Sweet Violet
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Sweet Violet
P Introduced Photo: Sunit Singh
Common name: Sweet Violet, Wood Violet, English violet, Common violet, Florist's violet, Garden Violet
Botanical name: Viola odorata    Family: Violaceae (Violet family)
Synonyms: Viola hortensis, Viola odora, Viola officinalis, Viola perennis

Sweet Violet is native to Europe and West Asia, and has edible and sweet-scented flowers. The sweet scent of this flower has proved popular, particularly in the late Victorian period, and has consequently been used in the production of many cosmetic fragrances and perfumes. Having no stem, the flowers and leaves rise directly from long, horizontal, runners. These runners root at the nodes. The leaves are all basal, heart shaped with rounded lobes at the base. Margins are rounded-toothed. The tips of the lower leaves are more rounded, while the upper leaves are more tapering to a blunt tip. Flowers are normally either dark violet or white. Flowering takes place in the spring, however, it develops unopened and self-pollinating closed flowers later in the summer months. The pollinated flowers form capsule fruits that hang down near the ground surface. The capsules open at ground level or just under the soil. Both the leaves and flowers are edible. They can be candied or eaten fresh. Both leaves and flowers can be added to salads, and used to embellish desserts and iced drinks. Leaves can be cooked like spinach.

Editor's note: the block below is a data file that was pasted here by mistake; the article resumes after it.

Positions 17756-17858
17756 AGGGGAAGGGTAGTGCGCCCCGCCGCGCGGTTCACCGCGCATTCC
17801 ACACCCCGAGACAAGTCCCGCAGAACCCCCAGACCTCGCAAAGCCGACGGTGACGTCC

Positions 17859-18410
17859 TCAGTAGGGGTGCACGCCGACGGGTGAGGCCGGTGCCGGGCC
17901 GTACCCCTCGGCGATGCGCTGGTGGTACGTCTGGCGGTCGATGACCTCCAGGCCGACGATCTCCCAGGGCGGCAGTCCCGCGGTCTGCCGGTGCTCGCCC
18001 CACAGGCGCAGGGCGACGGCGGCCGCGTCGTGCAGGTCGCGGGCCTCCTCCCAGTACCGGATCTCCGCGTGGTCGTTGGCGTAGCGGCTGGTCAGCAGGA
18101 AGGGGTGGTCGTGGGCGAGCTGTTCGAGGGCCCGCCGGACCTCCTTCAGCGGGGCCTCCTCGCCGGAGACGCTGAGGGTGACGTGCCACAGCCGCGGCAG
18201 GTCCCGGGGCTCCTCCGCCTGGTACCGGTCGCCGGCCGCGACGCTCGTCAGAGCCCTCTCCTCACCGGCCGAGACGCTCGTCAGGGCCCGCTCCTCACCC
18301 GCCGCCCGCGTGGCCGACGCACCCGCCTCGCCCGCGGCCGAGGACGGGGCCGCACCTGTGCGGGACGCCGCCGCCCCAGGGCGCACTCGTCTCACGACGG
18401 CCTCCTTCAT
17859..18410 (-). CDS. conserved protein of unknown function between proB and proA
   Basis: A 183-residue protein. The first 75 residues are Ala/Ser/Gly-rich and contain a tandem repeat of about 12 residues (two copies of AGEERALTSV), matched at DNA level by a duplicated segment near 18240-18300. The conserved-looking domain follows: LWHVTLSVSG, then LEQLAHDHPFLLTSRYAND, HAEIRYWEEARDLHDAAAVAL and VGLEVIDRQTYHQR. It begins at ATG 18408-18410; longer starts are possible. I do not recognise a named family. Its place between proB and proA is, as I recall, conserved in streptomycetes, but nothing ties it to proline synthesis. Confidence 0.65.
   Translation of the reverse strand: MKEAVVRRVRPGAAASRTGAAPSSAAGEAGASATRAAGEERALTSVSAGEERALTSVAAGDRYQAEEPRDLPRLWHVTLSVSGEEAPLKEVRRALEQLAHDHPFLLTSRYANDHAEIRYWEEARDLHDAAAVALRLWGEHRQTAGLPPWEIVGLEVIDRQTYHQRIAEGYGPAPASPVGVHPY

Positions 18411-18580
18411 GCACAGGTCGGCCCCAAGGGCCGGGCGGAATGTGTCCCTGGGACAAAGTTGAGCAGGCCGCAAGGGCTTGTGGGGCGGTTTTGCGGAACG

Medicinal uses: Sweet Violet is used as poultice for treatment of headache, cough, colds, bronchitis, and fever in different Traditional medicines.

Identification credit: Sunit Singh Photographed at Darori Doda, J&K.

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